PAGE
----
Wednesday, January 09, 2008

New Hamphire Primary Results

My basic reactions, based partly on a Los Angeles Times exit poll:
-the NH Dems are split. This is a more important story than Hill's repeat of Bill's "comeback kid." - NHers think that Obama has the best chance of the three major candidates to beat the Republicans. Hillary didn't squeak ahead on the basis of electability (experience, etc.). They think Edwards has the worst chance to beat the Republicans. I think this is completely backwards and don't understand these people at all.
  • Voters saw no ideological differences between the candidates. This is too bad, because it means the campaign remains a popularity contest dominated by image positioning and generational identifications (Clinton gets the old, Obama the young).
  • Too much college: 54 percent of voters report having a college degree, which is exactly twice the percentage of college degrees in the general population. (These folks skew for Obama).
  • desperation time: "change" beat "best chance to win" by an incredible 54-6 percent as the main factor in one's selection.
  • the only Dem candidate who would really change foreign policy by, for example, withdrawing troops from Iraq is Bill Richardson, and he came in at 5 percent.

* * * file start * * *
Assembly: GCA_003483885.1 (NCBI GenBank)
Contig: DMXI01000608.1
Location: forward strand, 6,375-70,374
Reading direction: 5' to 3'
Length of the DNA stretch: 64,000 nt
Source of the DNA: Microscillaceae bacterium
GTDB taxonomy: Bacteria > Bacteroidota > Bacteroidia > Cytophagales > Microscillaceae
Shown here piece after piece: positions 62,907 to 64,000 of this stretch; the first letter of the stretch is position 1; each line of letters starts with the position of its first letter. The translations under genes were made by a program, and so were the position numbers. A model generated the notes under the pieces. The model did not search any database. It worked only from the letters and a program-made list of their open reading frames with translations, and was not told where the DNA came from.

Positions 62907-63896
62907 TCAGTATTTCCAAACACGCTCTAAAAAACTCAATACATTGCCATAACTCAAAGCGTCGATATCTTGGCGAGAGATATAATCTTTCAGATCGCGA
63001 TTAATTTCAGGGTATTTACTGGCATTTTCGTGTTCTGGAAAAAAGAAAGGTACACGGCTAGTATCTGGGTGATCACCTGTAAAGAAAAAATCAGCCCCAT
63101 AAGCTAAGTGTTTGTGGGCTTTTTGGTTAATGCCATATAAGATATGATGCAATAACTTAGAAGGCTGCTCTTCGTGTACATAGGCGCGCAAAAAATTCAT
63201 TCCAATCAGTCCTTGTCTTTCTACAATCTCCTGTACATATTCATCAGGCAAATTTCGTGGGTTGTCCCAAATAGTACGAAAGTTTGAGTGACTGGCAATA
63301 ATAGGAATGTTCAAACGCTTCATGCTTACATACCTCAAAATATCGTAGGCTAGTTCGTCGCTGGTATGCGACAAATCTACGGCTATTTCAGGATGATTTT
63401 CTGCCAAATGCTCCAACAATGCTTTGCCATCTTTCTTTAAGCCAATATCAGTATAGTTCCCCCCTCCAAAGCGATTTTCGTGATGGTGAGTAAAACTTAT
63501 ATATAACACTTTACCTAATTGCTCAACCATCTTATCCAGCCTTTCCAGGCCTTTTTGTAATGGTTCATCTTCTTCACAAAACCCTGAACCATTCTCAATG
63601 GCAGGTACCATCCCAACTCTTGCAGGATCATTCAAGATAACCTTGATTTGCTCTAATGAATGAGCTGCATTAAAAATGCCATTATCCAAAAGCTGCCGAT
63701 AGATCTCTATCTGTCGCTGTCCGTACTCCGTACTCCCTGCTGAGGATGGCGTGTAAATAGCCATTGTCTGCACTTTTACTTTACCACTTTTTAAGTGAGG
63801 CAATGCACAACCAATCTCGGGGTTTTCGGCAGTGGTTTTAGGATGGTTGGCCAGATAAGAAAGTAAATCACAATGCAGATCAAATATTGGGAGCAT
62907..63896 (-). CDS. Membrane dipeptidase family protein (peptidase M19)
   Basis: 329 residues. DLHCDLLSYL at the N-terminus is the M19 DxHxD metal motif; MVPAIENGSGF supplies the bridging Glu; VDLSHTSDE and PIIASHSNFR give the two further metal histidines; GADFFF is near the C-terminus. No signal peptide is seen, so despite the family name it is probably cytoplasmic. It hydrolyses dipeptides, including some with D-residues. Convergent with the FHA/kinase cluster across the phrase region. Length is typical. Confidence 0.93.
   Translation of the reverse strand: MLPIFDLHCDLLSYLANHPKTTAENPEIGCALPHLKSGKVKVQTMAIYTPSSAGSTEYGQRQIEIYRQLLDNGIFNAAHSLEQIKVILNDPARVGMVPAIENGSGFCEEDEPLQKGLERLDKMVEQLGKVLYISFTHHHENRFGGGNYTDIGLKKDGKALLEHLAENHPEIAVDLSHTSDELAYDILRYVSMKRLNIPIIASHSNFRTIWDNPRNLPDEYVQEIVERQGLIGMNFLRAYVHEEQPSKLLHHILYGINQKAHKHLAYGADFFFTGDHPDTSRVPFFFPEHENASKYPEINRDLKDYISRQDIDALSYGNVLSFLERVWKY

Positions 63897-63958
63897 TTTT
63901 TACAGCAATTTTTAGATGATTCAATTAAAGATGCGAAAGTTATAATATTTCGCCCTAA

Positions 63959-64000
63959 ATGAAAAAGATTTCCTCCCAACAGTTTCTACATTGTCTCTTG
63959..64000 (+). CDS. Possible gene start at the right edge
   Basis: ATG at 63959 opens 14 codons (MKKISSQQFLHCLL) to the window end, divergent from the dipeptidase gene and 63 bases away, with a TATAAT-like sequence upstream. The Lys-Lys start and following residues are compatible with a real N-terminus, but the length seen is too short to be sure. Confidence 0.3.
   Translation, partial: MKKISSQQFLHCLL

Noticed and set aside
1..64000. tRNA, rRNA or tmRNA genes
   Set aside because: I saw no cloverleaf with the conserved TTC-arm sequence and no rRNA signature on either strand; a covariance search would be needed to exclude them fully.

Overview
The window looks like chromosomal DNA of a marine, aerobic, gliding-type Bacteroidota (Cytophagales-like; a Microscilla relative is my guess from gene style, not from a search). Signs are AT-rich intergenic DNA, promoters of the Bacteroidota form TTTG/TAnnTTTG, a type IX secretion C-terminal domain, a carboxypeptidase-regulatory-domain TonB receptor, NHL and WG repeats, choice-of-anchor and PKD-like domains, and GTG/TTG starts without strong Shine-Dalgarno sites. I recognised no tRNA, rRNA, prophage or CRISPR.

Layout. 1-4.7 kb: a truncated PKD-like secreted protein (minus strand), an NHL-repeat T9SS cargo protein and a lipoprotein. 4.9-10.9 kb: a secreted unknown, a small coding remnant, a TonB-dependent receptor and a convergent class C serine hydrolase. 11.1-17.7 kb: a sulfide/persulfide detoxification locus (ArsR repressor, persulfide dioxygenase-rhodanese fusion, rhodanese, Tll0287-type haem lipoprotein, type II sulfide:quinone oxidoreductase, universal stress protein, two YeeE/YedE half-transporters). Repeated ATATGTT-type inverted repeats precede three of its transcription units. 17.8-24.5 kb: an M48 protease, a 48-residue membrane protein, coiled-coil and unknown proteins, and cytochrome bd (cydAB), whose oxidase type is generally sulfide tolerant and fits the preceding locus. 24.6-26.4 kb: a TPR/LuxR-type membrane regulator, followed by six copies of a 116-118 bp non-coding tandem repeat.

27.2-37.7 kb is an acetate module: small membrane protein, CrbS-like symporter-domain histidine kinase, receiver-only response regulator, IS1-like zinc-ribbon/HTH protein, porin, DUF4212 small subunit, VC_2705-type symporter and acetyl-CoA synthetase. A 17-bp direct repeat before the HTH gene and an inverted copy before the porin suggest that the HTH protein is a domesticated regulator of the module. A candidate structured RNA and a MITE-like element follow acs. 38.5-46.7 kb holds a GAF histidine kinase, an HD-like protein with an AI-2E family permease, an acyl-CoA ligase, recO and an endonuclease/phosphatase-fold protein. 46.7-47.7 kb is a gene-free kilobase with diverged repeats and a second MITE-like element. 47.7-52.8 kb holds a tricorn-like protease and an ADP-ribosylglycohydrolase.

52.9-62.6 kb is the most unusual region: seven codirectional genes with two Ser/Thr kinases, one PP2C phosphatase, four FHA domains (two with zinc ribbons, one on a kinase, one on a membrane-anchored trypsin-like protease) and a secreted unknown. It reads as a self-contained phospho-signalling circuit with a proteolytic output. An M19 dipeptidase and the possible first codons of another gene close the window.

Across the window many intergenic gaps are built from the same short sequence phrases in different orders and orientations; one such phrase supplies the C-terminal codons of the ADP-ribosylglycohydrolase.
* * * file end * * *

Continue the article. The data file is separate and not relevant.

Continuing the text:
• Forget Iowa and New Hampshire. Iowa is a white state (2.5 percent Black). New Hampshire is, amazingly, even whiter! (1.1 percent Black). Their votes are really not representative of "America," and yet some estimates say nearly half of all campaign media coverage is devoted to Iowa and NH, giving these country states truly illegitimate power.
  • No Fear for Tears. It's good Hillary wasn't dinged for having a teary moment when asked how hard it is to get out of bed every morning. Many news stories actually dragged out Edmund Muskie from 1972 to ask if wet eyes could sink her campaign. That's a sign of the empty-headedness of the media, of course, and also of sadly authoritarian foundation of American political life, in which the secret test question is always "are you willing to kill for America." Hillary has repeatedly said yes, and people seem still to believe her.
That was one of the few interesting moments in these incredibly scripted and mentally lowgrade campaigns. The question seems to have prompted Clinton to have an unbidden thought about how hard her campaign life is. Maybe she felt, for a fleeting moment, that her life is joyless and sacrificial in general. I think it probably is, in spite of the fame and power. Hard, hard hard - this is a problem with American politics. It shuts down a lot of options before we even know it.

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